USCGC Ingham - WHEC-35

International Call Sign: November-Romeo-Delta-Lima

Ingham was built at the Philadelphia Navy Yard. The Treasury Department awarded her contract on 30 January 1934. Her keel was laid on 1 May 1935 and she was launched on 3 June 1936 along with her sisters William J. Duane and Roger B. Taney. Ingham was christened by Ms. Katherine Ingham Brush on that date and the new cutter was formally commissioned on 12 September 1936.

Ingham served with distinction during World War II on convoy duty. Protecting ships ferrying vital supplies to Britain, Ingham battled stormy weather, German U-boats, and enemy aircraft. On 15 December 1942, during one crossing, Ingham engaged and sank the enemy submarine U-626. After 1944, Ingham served as an amphibious flagship and she would later take part in three campaigns in the Pacific Theater. Ingham was the last active warship in the US fleet with a U-Boat kill.

Ingham earned two Presidential Unit Citations for her service in Operation SEA LORDS and Operation SWIFT RAIDER during the Vietnam War on a deployment from 3 August 1968 to 28 February 1969.

On completion of her deployment to Vietnam the Ingham returned to regular Coast Guard duties, serving until 1988, when she was decommissioned. At that time, Ingham was the second oldest commissioned U.S. warship afloat, second only to USS Constitution in Boston, Massachusetts.

Acquired by Patriot's Point (located near Charleston, South Carolina) in 1989, Ingham was displayed along with the aircraft carrier Yorktown, the destroyer Laffey, and the submarine Clamagore until 20 August 2009.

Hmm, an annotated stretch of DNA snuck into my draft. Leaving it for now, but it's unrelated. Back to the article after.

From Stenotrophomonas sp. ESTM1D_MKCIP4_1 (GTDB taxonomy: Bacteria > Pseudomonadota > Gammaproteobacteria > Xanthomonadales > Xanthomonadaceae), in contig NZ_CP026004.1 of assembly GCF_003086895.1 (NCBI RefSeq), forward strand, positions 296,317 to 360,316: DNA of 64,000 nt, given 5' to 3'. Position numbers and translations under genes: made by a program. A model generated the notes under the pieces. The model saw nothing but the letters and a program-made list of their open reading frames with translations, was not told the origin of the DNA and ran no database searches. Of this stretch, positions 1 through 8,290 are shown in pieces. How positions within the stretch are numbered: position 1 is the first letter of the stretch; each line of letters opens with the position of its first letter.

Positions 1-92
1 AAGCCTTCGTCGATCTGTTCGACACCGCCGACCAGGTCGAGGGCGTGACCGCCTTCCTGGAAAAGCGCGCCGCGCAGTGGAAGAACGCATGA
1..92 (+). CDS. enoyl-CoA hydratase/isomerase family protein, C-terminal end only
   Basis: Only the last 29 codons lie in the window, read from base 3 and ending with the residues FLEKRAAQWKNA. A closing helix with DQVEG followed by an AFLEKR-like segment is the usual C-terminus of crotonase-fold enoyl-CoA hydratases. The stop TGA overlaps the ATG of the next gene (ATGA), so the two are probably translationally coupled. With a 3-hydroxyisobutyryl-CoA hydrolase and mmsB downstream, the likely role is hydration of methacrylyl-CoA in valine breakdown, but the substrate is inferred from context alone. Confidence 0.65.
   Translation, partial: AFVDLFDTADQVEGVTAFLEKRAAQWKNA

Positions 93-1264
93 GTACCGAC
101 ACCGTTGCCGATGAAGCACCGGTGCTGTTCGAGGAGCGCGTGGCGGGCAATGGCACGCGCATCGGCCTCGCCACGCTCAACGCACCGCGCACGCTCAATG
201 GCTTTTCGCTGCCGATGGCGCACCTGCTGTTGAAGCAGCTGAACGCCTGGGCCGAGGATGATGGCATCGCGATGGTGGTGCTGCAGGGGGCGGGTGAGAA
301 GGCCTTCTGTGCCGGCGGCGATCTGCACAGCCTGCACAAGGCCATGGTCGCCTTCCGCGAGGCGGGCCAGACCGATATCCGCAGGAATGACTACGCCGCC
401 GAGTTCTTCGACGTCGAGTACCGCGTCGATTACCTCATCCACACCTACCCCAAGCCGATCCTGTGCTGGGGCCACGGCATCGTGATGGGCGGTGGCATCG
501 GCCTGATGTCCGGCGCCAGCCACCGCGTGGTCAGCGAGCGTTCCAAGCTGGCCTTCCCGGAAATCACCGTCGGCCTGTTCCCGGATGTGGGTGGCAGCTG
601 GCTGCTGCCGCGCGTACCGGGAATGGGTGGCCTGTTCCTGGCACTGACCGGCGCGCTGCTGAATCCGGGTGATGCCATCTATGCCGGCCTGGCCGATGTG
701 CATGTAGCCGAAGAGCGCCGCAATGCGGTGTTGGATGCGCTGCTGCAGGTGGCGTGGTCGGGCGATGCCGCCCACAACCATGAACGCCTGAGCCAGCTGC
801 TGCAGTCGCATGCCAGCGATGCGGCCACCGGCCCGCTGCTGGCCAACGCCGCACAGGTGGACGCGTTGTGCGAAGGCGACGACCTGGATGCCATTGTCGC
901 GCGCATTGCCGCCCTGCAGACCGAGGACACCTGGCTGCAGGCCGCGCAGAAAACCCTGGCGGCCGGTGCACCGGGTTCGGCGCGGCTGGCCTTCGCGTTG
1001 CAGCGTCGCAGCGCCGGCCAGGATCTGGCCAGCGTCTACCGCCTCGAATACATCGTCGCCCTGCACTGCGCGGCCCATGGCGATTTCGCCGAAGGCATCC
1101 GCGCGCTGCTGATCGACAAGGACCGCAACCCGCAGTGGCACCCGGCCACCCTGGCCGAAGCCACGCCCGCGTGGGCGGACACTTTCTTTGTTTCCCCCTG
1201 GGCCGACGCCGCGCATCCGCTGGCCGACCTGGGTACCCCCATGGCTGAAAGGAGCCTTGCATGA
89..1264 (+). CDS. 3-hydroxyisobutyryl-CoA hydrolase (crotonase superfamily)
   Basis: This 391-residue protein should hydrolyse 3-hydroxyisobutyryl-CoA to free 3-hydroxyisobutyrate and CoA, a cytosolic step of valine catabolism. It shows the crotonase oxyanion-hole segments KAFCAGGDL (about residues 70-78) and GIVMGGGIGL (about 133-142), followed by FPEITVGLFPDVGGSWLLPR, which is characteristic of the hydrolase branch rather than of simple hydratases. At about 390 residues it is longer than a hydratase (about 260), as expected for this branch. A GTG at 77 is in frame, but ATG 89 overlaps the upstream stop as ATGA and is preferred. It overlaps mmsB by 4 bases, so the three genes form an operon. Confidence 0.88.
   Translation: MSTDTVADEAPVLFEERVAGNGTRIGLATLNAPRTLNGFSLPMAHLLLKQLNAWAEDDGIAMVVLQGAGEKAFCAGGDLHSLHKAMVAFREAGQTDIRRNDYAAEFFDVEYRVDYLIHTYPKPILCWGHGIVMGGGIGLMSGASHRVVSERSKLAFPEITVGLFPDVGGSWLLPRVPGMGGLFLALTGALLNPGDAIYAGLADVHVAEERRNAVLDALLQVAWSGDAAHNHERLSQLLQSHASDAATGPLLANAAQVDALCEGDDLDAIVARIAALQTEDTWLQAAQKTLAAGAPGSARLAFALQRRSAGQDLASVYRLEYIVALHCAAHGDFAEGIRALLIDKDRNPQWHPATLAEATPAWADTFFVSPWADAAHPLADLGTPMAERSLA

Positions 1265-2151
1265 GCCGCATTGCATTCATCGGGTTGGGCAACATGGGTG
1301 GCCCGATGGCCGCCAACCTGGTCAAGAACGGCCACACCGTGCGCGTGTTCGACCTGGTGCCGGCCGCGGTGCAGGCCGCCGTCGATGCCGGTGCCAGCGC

On 20 August 2009 Ingham was towed to the Coast Guard piers in North Charleston, South Carolina for minor repairs and to await dry docking. She underwent a short dry docking period at Detyen's Shipyard in North Charleston and was then towed to Key West, Florida arriving there on 24 November 2009. She is now a member of Key West Maritime Memorial Museum.

The Commandant of the Coast Guard has declared Ingham the National Memorial to Coast Guardsmen Killed in Action in World War II and Vietnam. These 912 casualties are identified on a memorial plaque on Ingham's quarterdeck. Ingham was declared a National Historic Landmark in 1992.


Museum info: U.S. Coast Guard Cutter Ingham (WHEC-35) Maritime Museum
& National Historic Landmark
Address: Southard Street/Truman Waterfront Park, Key West, FL 33041
Phone: (305) 292-5072
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